by Eric Zuesse
May 28, 2013
The top 1 per cent
has seen its real income rise
by more than 60 per cent
over those two decades.
The lead research economist at
the World Bank,
Branko Milanovic, will be reporting soon, in the journal Global
Policy, the first calculation of global income-inequality, and he has found
that the top 8% of global earners are drawing 50% of all of this planet's
"Global inequality is much greater than
inequality within any individual country,"
...because the stark inequality between
countries adds to the inequality within any one of them, and because most
people live in extremely poor countries, largely the nations within three
thousand miles of the Equator, where it's already too hot, even without the
global warming that scientists say will heat the world much more from now
The World Bank's list of "GDP per capita (current US$)" shows
that in 2011 this annual-income figure ranged from $231 in Democratic
Republic of Congo at the Equator, to $171,465 in Monaco within Europe.
The second-poorest and second-richest countries
respectively were $271 in Burundi at the Equator, and $114,232 in Luxembourg
For comparisons, the U.S. was $48,112, and China
Those few examples indicate how widely per-capita income ranges
between nations, and how more heat means more poverty.
Wealth-inequality is always far higher than income-inequality, and therefore
a reasonable estimate of personal wealth throughout the world would probably
be somewhere on the order of the wealthiest 1% of people owning roughly half
of all personal assets.
These individuals might be considered the
current aristocracy, insofar as their economic clout is about equal to that
of all of the remaining 99% of the world's population.
"Among the global top 1 per cent, we find
the richest 12 per cent of Americans... and between 3 and 6 per cent of
the richest Britons, Japanese, Germans and French. It is a 'club' that
is still overwhelmingly composed of the 'old rich',"
...who pass on to their children (tax-free in
the many countries that have no estate-taxes) the fortunes that they have
accumulated, and who help set them up in businesses of their own - often
after having sent them first to the most prestigious universities (many in
the United States), where those children meet and make friends of others who
are similarly situated as themselves.
For example, on 22 April 2004, The New York Times headlined "As
Wealthy Fill Top Colleges, Concerns Grow Over Fairness," and reported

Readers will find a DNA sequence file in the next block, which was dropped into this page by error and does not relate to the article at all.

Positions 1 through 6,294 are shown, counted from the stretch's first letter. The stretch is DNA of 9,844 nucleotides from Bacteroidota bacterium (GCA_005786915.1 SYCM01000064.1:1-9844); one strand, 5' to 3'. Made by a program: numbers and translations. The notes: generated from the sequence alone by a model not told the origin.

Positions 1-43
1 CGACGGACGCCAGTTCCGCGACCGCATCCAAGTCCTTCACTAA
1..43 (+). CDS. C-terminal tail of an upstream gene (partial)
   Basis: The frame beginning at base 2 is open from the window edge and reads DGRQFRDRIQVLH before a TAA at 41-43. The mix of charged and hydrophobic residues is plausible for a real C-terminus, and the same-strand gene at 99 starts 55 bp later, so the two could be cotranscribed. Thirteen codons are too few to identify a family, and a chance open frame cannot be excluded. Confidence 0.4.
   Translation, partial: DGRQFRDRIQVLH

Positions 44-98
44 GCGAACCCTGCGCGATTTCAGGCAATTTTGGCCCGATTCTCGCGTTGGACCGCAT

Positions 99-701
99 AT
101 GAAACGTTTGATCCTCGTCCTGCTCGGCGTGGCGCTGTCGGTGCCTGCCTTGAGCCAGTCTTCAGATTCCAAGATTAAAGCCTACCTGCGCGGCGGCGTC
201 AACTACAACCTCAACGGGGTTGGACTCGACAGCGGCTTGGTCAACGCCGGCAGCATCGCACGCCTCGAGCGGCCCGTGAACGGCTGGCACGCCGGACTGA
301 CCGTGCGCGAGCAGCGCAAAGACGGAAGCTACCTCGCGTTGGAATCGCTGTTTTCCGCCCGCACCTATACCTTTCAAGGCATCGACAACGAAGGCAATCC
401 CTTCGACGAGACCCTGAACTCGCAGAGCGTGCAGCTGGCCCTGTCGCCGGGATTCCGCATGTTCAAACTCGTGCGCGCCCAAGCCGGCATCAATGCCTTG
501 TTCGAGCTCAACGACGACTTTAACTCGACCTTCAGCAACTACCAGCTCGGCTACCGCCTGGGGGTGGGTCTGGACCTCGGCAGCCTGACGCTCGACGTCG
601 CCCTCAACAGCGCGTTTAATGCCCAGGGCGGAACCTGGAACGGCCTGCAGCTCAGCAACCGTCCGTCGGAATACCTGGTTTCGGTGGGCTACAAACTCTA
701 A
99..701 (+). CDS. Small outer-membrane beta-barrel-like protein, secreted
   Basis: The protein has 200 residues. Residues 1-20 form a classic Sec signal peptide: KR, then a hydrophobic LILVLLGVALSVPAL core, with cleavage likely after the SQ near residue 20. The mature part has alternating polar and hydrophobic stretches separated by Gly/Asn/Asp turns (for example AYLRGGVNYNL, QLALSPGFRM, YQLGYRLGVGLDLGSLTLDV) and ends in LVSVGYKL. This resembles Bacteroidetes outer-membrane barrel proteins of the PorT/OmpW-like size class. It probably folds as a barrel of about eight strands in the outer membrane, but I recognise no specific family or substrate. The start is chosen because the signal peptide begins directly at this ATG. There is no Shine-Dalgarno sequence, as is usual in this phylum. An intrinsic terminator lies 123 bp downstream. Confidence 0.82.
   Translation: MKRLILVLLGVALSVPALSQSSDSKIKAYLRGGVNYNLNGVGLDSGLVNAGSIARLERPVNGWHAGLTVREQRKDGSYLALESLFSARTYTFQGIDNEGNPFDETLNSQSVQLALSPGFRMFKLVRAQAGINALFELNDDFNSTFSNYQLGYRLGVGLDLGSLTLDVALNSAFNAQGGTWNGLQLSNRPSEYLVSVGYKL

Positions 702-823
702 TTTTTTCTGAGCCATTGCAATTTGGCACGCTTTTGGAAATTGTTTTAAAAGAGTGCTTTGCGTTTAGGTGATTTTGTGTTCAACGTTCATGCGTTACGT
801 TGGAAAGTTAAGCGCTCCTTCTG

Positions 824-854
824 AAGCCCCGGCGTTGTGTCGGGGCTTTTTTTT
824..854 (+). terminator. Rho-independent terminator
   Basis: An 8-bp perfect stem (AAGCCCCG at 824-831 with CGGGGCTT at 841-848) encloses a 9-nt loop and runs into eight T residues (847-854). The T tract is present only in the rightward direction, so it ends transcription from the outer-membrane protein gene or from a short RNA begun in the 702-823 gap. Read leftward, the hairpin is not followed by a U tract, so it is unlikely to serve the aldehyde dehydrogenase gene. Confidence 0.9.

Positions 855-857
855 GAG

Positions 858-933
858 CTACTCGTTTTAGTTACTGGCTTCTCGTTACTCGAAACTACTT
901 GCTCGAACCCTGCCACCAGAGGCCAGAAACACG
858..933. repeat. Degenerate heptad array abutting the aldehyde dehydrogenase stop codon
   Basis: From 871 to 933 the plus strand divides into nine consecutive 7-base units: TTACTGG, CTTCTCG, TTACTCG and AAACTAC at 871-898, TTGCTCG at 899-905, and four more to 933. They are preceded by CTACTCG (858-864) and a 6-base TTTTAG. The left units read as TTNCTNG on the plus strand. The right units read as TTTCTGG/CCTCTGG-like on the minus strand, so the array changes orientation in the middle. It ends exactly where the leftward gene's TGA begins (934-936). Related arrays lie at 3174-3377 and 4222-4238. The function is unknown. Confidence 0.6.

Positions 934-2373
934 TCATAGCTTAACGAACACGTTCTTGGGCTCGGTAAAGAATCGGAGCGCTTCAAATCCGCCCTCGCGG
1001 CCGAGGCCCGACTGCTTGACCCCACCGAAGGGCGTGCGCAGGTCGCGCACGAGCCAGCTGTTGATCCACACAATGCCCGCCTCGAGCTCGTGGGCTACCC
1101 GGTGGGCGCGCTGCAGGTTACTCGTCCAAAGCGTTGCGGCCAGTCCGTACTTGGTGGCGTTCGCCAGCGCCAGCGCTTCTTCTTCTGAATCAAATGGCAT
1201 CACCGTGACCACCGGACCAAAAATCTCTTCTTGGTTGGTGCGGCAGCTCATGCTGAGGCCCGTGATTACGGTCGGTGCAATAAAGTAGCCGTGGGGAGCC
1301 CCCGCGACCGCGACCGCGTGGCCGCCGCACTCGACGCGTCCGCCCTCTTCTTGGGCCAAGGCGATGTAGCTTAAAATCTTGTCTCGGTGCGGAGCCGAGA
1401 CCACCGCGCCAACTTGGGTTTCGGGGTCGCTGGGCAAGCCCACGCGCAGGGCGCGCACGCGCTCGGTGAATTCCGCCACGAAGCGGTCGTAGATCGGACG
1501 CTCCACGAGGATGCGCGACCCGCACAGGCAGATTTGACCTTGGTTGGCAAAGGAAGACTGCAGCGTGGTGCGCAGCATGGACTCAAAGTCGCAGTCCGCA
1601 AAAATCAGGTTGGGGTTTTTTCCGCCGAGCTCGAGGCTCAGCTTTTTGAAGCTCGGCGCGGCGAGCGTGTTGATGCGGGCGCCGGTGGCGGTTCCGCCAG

that 55% of freshman students at the nation's 250 most selective colleges
and universities came from parents in the top 25% of this nation's income.
Only 12% of students had parents in the bottom
25% of income.
Even at an elite public, state, college, the
University of Michigan,
"more members of this year's freshman class... have parents making at least $200,000 a year [then America's top 2%]
than have parents making less than the national median of about $53,000
[America's bottom 50%].'"
Most of the redistribution that favors more than
just the top 1% has occurred in the "developing" countries, such as China.
However, a larger proportion of the world's
population live in nations of Central and South America, Africa, etc., where
today's leading families tend overwhelmingly to be the same as in the
previous generation. They, too, near the Equator, are members of the "club,"
but there are fewer of them.
Milanovic finds that globally,
"The top 1 per cent has seen its real income
rise by more than 60 per cent over those two decades [1988-2008]," while
"the poorest 5 per cent" have received incomes which "have remained the
same" - the desperately poor are simply remaining desperately poor.
Maybe there's too much heat where they live.
This study, in Global Policy, to be titled "Global Income Inequality in
Numbers - In History and Now," reports that economic developments of the past
twenty years have caused,
"the top 1 per cent to pull ahead of the other rich
and to reaffirm in fact - and even more so in public perception - its
preponderant role as a winner of globalization."
A summary video of Milanovic's research
can be seen here below:
In this interview Branko Milanovic, a lead economist in the
World Bank's research department, explains his argument that
the shift in inequality has moved from class to location. He
also discusses migratory pressures arising from inequality
and the need for multi-lateral agreements between rich
countries to tackle this issue.